Otto Maass Chemistry 10

Otto Maass 10


801 rue Sherbrooke Ouest


120 students

Alignment with Principles for Designing Teaching and Learning Spaces

Academic Challenge

  • Layout: Oversized tablet work surfaces for notebooks, laptops, or textbooks
  • Furniture: Comfortable chairs permit students to work individually or in pairs with students nearby.
  • Technologies: Access to resources: LMS, internet (via student laptops). Lecture recording permits individual review of course materials after attending class. Multiple sources and screens for simultaneous display of different learning materials.
  • Acoustics: Acoustic design to avoid distraction from outside and inside sources.
  • Lighting/colour: Appropriate lighting for individual work. Large, modern Periodic Table of Elements on the wall is also reflected in the colour of the seats, making the room more pleasant and reflecting the fact that many chemistry courses take place within this room/building. 

Learning with Peers

  • Layout: Students can move about classroom with ease due to multiple aisles. Unobstructed sightlines.
  • Furniture: Armless chairs allow students to more easily turn and discuss in pairs or small groups, supporting a variety of collaborative learning approaches.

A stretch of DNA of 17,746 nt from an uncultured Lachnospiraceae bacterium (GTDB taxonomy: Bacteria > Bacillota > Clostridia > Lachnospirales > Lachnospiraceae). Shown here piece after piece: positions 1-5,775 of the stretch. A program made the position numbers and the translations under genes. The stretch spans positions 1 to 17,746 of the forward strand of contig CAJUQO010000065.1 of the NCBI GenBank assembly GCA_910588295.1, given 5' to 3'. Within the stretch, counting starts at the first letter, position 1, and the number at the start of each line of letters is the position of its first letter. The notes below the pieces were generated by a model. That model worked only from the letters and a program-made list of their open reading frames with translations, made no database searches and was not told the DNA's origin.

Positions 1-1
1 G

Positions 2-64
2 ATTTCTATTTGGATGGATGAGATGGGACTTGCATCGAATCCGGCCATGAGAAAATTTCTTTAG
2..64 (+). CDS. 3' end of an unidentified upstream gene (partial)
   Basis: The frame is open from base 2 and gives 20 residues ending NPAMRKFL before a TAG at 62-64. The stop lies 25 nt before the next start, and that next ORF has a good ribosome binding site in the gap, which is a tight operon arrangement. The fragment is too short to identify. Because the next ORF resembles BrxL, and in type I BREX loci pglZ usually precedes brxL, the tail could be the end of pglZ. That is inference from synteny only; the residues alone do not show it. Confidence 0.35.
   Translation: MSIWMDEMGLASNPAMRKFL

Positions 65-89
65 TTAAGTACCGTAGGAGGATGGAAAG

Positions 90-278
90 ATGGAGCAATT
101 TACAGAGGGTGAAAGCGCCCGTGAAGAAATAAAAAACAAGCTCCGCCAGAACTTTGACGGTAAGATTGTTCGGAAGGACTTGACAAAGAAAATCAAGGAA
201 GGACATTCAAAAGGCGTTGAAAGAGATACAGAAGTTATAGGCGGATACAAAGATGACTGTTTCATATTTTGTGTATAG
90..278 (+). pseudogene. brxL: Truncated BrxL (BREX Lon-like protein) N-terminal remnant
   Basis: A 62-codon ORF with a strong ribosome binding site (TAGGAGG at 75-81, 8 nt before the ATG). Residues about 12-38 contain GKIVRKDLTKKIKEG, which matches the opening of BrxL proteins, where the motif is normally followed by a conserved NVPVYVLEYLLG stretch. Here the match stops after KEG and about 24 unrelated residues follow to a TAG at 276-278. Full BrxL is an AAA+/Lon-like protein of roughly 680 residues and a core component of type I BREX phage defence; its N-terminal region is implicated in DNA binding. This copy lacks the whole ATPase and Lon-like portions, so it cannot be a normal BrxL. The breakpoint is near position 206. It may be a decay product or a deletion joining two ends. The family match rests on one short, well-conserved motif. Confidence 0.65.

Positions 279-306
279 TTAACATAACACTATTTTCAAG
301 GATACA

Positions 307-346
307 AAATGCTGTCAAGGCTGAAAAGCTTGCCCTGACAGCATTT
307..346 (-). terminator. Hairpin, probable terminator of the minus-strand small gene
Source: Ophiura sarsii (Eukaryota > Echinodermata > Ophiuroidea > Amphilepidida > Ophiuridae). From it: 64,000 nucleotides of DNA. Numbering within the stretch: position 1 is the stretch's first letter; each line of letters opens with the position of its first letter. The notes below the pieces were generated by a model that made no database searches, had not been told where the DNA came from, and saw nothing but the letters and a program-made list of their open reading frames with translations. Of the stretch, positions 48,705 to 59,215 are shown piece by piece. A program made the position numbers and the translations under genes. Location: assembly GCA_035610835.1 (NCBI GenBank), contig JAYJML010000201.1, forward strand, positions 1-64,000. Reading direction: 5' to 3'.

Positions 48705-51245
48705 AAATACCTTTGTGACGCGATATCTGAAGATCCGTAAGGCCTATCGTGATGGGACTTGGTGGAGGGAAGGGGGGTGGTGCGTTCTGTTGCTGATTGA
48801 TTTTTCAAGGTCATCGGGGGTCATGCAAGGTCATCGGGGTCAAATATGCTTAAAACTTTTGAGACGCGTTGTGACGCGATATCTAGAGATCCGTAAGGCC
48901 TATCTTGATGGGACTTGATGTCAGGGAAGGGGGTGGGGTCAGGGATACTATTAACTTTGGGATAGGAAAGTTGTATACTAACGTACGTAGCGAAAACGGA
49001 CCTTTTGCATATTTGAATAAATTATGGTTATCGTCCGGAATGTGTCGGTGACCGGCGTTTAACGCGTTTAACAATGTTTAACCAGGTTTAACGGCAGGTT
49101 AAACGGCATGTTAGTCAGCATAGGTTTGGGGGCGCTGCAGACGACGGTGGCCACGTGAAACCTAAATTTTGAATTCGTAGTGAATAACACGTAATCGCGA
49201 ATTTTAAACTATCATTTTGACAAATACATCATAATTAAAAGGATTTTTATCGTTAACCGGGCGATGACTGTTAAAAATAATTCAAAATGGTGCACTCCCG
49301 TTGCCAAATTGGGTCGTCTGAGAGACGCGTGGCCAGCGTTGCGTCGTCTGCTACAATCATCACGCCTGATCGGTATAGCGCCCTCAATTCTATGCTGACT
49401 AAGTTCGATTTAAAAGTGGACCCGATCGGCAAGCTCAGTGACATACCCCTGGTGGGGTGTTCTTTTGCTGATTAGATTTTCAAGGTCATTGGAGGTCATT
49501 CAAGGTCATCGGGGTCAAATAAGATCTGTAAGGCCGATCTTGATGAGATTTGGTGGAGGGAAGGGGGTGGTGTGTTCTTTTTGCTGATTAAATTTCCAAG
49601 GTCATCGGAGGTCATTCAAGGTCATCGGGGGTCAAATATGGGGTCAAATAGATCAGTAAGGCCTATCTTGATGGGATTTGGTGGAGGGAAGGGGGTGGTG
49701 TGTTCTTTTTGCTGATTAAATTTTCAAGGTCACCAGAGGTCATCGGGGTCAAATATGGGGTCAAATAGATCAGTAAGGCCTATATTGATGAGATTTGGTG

• Acoustics: Sound zones support multiple simultaneous conversations among students.
  • Lighting/colour: Different lighting patterns and levels support different learning activities.

Experiences with Faculty

  • Layout: Instructor is not limited to the “front of the room” and instead has access to all students due to unobstructed sightlines and the aisles.
  • Furniture: The podium does not interfere with movement, and has a very large surface for instructional materials.  
  • Technologies: Dual-source projection, multiple classroom technology sources (document camera, data projector, Sympodium, etc.) and multiple screens permit display of different learning materials.
  • Acoustics: Sound zones ensure that not only are students able to hear the instructor, but that the instructor is also able to hear the students.  
  • Lighting/colour: Lighting patterns support multiple types of teaching tasks.

Campus Environment

  • University standards have been applied, including improvements to lighting and IT consistent with teaching and learning needs.
  • Designed for all populations using the space: well-lit, with standardized room controls to facilitate use of multiple classrooms. 
  • Classrooms that incorporate elements of active and collaborative learning are part of a vision for campus learning spaces of many different sizes.

High-Impact Practices (HIPs)

  • Both physical and virtual affordances help maximize HIPs for student learning within and beyond this classroom.


IT instructions


McGill University is on land which has long served as a site of meeting and exchange amongst Indigenous peoples, including the Haudenosaunee and Anishinabeg nations. We acknowledge and thank the diverse Indigenous people whose footsteps have marked this territory on which peoples of the world now gather.

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